Hotel Whitcomb

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Discover the Hotel Whitcomb with its history as San Francisco's City Hall in the early 20th century, complete with jail cells in the basement.

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Hotel Whitcomb, a member of Historic Hotels of America since 2007, dates back to 1916.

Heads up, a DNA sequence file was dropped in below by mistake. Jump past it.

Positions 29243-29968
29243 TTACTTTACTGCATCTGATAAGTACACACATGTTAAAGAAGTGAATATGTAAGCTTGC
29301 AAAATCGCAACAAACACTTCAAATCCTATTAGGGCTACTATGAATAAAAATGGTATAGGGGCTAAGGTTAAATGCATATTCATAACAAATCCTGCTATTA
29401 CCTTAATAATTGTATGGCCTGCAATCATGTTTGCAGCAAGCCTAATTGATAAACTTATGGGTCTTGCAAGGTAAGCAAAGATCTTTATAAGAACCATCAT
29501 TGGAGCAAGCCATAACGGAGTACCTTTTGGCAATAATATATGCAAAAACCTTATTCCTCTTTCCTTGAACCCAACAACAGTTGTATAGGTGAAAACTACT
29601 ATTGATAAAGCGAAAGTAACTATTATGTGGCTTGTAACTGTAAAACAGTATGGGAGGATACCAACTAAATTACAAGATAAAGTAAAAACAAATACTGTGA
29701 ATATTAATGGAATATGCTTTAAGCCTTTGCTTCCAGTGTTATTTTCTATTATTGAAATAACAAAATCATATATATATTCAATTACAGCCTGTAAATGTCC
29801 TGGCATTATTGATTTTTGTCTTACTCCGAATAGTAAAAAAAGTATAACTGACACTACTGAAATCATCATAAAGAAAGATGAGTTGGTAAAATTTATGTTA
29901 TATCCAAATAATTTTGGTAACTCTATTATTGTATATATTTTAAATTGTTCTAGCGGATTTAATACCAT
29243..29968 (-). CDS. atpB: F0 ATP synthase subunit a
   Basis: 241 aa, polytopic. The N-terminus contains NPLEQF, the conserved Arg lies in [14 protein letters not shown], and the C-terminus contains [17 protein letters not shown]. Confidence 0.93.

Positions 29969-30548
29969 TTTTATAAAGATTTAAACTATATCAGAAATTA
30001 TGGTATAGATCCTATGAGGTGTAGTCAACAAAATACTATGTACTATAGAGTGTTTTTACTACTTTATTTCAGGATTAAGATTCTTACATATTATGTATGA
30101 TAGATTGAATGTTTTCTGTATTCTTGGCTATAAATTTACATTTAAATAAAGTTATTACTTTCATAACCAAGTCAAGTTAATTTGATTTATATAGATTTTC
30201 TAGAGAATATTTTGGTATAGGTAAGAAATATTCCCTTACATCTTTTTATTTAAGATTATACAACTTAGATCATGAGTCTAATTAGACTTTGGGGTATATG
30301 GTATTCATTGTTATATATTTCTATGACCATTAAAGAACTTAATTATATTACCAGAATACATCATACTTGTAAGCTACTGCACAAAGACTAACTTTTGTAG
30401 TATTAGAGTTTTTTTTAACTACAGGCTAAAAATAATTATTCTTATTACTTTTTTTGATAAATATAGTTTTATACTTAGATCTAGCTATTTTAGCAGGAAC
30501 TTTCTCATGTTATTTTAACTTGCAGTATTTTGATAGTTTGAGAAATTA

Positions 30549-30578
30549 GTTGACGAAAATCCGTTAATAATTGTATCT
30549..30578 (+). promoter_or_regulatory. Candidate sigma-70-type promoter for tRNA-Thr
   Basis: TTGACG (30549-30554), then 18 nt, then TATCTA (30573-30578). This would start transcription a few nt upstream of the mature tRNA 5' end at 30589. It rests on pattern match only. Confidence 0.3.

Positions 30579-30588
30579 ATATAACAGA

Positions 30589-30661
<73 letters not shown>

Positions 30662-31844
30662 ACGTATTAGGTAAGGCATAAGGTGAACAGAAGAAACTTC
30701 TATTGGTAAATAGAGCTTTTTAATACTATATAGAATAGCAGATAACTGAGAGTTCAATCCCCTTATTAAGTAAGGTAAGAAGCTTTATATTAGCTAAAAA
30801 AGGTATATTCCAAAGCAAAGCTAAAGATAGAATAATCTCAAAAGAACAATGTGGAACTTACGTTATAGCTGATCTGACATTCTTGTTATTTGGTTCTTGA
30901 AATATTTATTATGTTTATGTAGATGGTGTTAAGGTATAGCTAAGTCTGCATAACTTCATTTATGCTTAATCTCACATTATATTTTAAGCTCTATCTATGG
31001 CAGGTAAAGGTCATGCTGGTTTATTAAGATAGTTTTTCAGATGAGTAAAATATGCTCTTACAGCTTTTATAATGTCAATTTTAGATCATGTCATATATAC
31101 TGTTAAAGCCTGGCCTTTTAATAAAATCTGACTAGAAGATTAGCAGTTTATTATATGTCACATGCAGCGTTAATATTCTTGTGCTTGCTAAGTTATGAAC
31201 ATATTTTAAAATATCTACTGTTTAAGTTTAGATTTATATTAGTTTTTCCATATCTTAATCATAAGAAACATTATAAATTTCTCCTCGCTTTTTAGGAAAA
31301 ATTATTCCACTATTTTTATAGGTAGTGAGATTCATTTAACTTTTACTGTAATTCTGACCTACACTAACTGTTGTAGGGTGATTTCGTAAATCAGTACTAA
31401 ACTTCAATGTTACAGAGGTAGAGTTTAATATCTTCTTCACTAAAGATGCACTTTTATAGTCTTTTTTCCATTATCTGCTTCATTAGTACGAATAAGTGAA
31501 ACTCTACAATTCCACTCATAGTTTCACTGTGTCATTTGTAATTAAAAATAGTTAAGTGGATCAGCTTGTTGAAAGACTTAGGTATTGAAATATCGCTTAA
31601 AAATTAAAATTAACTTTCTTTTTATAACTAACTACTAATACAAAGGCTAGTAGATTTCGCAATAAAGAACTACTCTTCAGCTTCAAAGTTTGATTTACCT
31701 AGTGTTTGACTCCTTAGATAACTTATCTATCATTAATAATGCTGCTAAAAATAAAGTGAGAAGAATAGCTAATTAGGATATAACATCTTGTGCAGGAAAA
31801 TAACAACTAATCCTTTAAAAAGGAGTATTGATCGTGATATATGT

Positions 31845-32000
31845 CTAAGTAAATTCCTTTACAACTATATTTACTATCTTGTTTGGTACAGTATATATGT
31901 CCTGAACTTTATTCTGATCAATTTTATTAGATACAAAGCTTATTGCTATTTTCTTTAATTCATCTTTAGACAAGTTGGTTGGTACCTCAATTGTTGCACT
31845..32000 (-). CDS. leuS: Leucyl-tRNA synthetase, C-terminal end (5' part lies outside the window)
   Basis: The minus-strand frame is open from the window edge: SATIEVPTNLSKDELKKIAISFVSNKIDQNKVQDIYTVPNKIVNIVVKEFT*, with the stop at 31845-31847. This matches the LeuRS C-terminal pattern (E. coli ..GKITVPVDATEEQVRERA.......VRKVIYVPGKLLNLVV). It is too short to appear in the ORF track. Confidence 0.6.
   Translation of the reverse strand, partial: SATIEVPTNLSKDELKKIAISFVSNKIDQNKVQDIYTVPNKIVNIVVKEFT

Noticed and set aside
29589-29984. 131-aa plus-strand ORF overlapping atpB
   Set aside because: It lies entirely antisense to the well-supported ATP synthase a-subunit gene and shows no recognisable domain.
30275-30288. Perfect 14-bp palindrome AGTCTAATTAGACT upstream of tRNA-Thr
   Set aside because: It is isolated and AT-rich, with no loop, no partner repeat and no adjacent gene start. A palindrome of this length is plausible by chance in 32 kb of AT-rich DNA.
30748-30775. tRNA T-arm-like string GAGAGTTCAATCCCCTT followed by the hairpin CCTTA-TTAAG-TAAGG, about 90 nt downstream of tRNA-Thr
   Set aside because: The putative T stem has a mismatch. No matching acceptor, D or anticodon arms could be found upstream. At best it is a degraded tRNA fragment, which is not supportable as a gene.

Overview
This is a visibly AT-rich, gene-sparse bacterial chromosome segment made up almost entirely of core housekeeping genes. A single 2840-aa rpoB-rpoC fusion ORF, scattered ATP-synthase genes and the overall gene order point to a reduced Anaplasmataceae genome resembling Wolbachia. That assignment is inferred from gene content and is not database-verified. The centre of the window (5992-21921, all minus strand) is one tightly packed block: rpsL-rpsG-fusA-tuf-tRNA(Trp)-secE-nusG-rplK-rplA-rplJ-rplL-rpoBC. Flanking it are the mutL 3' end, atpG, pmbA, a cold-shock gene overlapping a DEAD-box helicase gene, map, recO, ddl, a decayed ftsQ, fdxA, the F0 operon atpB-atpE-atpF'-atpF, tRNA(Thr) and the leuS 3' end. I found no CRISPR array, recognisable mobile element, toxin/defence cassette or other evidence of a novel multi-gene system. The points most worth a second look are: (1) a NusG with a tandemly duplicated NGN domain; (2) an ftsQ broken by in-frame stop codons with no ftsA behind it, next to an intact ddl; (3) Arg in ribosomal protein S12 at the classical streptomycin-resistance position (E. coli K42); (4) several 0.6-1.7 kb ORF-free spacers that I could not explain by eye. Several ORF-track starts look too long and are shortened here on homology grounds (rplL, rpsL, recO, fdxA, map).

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In 1906, San Francisco was devastated by one of the most powerful earthquakes recorded in history. While such a natural event was not fairly uncommon in that part of California, the ferocity of this particular earthquake completely stunned everyone who experienced it. At precisely 5:12 am on April 18, the nearby San Andreas fault line ruptured, with violent shocks affecting the entire San Francisco area for just a minute. Yet, in that short span of time, the entire city trembled violently. Buildings toppled over by the dozens, while various streets became strewn with rubble. But just as the tremors stopped, a blazing inferno swept through San Francisco that lasted for a total of four days. It subsequently burnt down what remained of the city in short order. As the fires finally died out across the city, many San Franciscans nevertheless looked upon their desolated community with hope. Undeterred, they endeavored to build back stronger than ever, inspired by the creed of the popular City Beautiful Movement of the age. Among the many buildings that the locals sought to raise again was City Hall, which had operated inside its previous headquarters for only a few decades. Local civic leaders struggled to find a way to reconstruct the desolated structure though, often getting caught in debates over its location and financing. As such, the prospective construction project stagnated for several years, with government officials even forgetting about the work for long stretches of time. Meanwhile, the various offices affiliated with City Hall were forced to work in neighboring buildings as tenants for the foreseeable future.